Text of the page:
Reading between the lines, it sounds like Crisco will still contain trans fats -- just at a level that can be rounded down to 'zero grams per serving'. Wow. I'll still judiciously avoid anything that might be made with Crisco, or any other shortening.

Posted January 26, 2007 06:24 PM


... and here goes some scientific data confirming Steve's statement about the neutral effect of stearic fatty acids on blood cholesterol levels. It is important here to differentiate the effect on the "good" cholesterol (HDL) and the "bad" cholesterol (LDL).
Have fun!

Citation: Mensink, R.P. Zock, P.L. Kester, A.D.M. and Katan, M.B. “Effects of dietary fatty acids and carbohydrates on the ratio of serum total to HDL cholesterol and on serum lipids and apolipoproteins: a meta-analysis of 60 controlled trials” Am J Clin Nutr 2003;77:1146–55.

Posted January 26, 2007 03:06 PM

Silvana Martini


I really enjoyed the CBC interview to Alex Marangoni. I always enjoy Dr. Marangoni's (FRACTEC) product and processing innovations since they are always based on scientific data (see the paper published in Soft Matter journal in the link above, excellent stuff!).
In the same context, I will really enjoy reading about the technology that CRISCO is using to formulate their shortenings. Is there anything available out there?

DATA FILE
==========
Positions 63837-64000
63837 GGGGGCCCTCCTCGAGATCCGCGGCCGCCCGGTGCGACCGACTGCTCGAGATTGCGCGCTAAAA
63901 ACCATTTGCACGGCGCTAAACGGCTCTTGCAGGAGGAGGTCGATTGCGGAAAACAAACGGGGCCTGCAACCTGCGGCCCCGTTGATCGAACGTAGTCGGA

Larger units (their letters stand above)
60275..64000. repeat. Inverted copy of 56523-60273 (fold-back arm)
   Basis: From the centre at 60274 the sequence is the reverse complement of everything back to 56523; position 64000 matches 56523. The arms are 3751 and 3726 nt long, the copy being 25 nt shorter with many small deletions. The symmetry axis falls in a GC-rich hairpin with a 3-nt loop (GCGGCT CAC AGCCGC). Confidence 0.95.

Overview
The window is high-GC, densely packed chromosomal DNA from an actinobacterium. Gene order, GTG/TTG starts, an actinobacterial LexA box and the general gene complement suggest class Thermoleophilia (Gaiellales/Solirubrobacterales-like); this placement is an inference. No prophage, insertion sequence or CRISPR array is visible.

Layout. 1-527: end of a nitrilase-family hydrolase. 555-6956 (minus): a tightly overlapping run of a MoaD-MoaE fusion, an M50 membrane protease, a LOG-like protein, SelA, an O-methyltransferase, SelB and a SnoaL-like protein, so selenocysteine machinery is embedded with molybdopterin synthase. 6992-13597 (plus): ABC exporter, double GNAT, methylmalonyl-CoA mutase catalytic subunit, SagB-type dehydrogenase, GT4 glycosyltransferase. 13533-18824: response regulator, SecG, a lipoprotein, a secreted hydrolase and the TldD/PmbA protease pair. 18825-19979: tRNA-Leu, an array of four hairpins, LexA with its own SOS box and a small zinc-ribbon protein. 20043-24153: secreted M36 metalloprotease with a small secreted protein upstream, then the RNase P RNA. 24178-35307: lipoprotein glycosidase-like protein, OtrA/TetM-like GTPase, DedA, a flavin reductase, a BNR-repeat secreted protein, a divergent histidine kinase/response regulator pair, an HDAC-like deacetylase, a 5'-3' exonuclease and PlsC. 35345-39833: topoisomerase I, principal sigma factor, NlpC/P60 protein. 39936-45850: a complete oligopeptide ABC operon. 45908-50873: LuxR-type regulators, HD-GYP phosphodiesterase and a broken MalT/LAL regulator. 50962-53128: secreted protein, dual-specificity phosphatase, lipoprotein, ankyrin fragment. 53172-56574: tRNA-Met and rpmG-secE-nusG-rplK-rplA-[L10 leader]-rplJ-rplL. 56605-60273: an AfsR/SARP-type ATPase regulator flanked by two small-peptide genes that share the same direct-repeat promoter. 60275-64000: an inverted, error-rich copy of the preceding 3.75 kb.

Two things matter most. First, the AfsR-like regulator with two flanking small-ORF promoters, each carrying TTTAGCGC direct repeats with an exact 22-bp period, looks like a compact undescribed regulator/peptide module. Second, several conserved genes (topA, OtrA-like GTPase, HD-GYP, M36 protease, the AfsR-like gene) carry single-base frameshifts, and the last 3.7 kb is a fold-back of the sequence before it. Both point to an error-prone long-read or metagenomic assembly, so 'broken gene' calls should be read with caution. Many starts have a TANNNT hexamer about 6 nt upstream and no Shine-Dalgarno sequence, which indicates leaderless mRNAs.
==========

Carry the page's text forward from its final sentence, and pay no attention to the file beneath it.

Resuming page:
Posted January 26, 2007 02:24 PM

Steve Bernet

Follow up to Anita's Comment re. Butter and Natural Foods

Anita, I think you're spot-on and I think the research will confirm your thoughts.
Natural products including butter and lard have taken a hit due to their saturated fat content. We are told not to consume saturated fats ... but this is misleading. It true that some saturated fats, palmitic acid for example, are almost as problematic as trans, but some such as stearic acid have a neutral effect on cardiovascular health.
Guess where you find stearic acid ... you got butter and animals fats.
So, I agree with you butter and other animal fats have had a bad wrap.
The Canadian food industry seems to be well on its way to solving the trans issue ... but I'm concerned for those companies that have choosen to substitute with palm fat. Palm fat imports are increasing exponentially in the US, and as happened 25 years ago I anticipate a palm fat backlash from the soy and corn lobby. When that happens we'll be looking at changes once again ... and it's not that far off in my opinion.
So, don't be afraind to butter your toast!

Posted January 26, 2007 01:52 PM

John Leveris

The bakery and foodservice industry in Canada should take the example set by New York City to effectively remove all industrial trans-fats from foodservice food offerings.

Inventions such as this makes it much easier for the entire food industry to make available and sell us healthier baked goods and foods... NO NEED FOR MORE DELAYS AND EXCUSES!